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July 15, 2024

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Primal (Edgy Records)

By: Vinnie Apicella

The album title is indicative of the band's sound on their latest release. "Primal" replicates the classic NWOBHM power first displayed over twenty years ago when Holocaust first stormed the scene with the likes of Blitzkrieg, Saxon, Diamond Head, and an up and coming Dickinson-less Iron Maiden! On this record, they haven't just returned to their roots, they've uprooted the precept of another dated bands' faded glory going through the motions for lack of middle-aged ambition. It's been three years since their last "The Courage To Be" record and in the time, Holocaust, as with many of their era, have seen member ranks revolve at a volatile pace, often leaving one inspired original to engage the enemy of self-preservation with a cast of hired guns. Guitarist, vocalist and primary songwriter John Mortimer's never sounded so intense as on these ten tracks, all pure Metal staples of the once lost generation and equally principled in today's trying times. If there's a thematic tie in, it reverts back to the hostile environs of the individual's struggle against the machine and surviving the storm of dissent hovering over the hopeful and still uncorrupt mind.

While JM's vocals are anything but Grammy-quality, envision an eerie combination of "Sirens"-era Jon Oliva, "Legacy"-era Chuck Billy and Primal Fear's Rolf Scheepers; very "Primal" indeed. There's little space for smooth deliveries or safe playing on this record, even for the slower moments where minor key choruses enter the realm to offer peaks of melodic transcendence within the overbearing four-plus bouts of nihilist grind. Accompanied by a band of new players that includes fellow Scot John McCullim on guitar, and stateside rhythmic duo, Ron Levine (drums) and Bryan Bartly (bass), the ideas, sound, production, and provocation for "Primal" are black leather and torn denim in every conceivable way. It's a return to glory for a band whose "glory" survives, if minimally, by the number of covers done on their behalf by the likes of Six Feet Under, Gamma Ray and, yikes(!) The Meat Puppets. And then there's some group going by the name Metallica that's popularized "The Small Hours" classic in the "Garage" and on the stage. Discontented to let others do their dirty work, "Primal" powers past anything they've produced since their monstrous '81 debut, "The Nightcomers."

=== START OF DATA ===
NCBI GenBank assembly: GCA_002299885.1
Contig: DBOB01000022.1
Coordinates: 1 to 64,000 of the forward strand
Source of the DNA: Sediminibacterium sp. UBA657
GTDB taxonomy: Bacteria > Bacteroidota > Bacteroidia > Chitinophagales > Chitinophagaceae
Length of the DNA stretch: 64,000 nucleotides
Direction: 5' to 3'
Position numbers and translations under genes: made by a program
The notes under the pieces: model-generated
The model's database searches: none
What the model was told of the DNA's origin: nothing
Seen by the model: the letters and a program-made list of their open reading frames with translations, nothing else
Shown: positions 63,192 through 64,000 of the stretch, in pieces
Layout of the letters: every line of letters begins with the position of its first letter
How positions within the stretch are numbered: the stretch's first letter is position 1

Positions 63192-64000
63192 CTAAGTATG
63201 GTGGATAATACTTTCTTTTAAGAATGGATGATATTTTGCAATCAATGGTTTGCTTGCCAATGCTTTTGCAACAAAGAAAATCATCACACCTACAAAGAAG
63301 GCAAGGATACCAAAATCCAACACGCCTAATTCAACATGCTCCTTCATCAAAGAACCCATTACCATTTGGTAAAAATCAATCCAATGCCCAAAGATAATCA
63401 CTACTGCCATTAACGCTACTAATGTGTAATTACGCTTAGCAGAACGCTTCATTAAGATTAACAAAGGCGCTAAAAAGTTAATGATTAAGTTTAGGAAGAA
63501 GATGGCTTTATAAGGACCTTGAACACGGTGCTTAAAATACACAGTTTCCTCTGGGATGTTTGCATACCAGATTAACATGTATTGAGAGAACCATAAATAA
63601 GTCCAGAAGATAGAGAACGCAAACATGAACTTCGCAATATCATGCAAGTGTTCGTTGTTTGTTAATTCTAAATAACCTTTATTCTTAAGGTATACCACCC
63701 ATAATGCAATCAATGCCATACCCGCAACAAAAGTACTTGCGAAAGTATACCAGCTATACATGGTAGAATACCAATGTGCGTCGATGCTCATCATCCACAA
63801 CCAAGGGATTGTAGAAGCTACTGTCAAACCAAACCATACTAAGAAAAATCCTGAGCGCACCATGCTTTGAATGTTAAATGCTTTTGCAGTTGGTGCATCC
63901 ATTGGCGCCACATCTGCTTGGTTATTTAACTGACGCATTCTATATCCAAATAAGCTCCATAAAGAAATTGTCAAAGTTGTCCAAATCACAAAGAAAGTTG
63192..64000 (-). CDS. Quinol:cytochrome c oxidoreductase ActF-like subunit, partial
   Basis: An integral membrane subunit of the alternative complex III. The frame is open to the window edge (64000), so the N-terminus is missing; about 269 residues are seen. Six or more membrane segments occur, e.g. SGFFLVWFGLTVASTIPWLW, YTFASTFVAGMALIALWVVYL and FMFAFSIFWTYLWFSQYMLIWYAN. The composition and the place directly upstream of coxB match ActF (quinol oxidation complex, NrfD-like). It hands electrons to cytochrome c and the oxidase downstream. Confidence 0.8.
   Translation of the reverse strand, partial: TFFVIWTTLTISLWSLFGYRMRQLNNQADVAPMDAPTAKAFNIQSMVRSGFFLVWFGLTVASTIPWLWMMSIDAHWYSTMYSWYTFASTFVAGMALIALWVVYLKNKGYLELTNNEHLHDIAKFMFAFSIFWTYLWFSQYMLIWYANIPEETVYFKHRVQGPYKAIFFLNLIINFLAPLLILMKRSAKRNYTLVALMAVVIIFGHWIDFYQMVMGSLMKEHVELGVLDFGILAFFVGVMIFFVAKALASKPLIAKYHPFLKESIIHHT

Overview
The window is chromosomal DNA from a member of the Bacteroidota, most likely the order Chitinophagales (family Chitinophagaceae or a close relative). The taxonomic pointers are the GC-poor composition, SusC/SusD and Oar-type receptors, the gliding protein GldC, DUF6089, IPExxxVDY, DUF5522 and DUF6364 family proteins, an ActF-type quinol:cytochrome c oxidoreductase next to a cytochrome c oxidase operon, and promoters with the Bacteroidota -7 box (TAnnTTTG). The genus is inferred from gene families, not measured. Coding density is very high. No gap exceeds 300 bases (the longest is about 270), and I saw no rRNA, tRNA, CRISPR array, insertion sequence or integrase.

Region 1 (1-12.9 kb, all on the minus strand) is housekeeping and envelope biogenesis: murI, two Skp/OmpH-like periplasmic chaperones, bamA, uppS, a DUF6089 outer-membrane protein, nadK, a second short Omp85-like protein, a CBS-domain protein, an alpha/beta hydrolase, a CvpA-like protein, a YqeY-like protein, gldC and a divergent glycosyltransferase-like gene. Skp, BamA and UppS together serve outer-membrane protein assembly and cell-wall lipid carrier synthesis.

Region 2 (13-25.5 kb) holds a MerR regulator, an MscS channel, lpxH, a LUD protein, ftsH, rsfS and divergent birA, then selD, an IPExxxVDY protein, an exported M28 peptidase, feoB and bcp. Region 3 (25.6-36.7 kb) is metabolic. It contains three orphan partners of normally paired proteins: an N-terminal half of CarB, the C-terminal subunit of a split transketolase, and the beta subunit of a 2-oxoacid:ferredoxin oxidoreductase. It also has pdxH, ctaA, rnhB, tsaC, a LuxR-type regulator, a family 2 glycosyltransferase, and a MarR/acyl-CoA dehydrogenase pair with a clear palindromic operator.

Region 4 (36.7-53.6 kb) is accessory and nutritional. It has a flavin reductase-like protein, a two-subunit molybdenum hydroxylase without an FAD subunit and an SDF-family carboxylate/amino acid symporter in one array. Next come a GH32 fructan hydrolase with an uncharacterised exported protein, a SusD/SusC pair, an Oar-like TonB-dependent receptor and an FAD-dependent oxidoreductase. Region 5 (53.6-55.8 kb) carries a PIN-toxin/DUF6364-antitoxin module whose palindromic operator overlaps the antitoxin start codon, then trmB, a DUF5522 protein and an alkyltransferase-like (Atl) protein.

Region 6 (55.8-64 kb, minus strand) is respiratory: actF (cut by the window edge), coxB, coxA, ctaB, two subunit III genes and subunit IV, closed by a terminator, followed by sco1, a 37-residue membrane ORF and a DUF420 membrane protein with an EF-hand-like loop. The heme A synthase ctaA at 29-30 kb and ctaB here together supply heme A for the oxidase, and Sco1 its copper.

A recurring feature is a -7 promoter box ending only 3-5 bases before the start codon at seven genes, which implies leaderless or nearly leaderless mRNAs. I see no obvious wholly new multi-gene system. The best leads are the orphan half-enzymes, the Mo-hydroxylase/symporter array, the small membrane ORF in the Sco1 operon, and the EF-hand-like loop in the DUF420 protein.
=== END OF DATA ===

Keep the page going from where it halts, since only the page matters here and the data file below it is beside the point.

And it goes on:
With a sloth-like and lurking overtone, the sound is on the darker side of the Metal extreme, converging powerful riffing with open chording and uplifting verses, giving duo fold recall and response purpose to tracks like the bludgeoning opener, "Iron Will," the thrashier "Black Box" and "Fools (Bring On The Light)" and "Hell On Earth" with its "resistance, persistence" persona. Momentum drags toward the end on the notably slower "Colossus" and "Lost Horizons," more typical of the folksier, melodiously-driven works of "Spirits Fly" or "Courage--" still, there's no escaping the crude production to lend the old world charm to close the latest chapter. Always in a seeming period of transition, this latest installment of Holocaust could prove to be their strongest yet. The band is fresh, the sound is heavy, melodic, and endearingly sloppy on occasion, the style is unapologetic-- and "Primal" is significant of a traditional-minded Holocaust's rebirth in delivering on the promise of their past to successfully surpass second place "Small Hours" status with a new age of Heavy Metal Mania!

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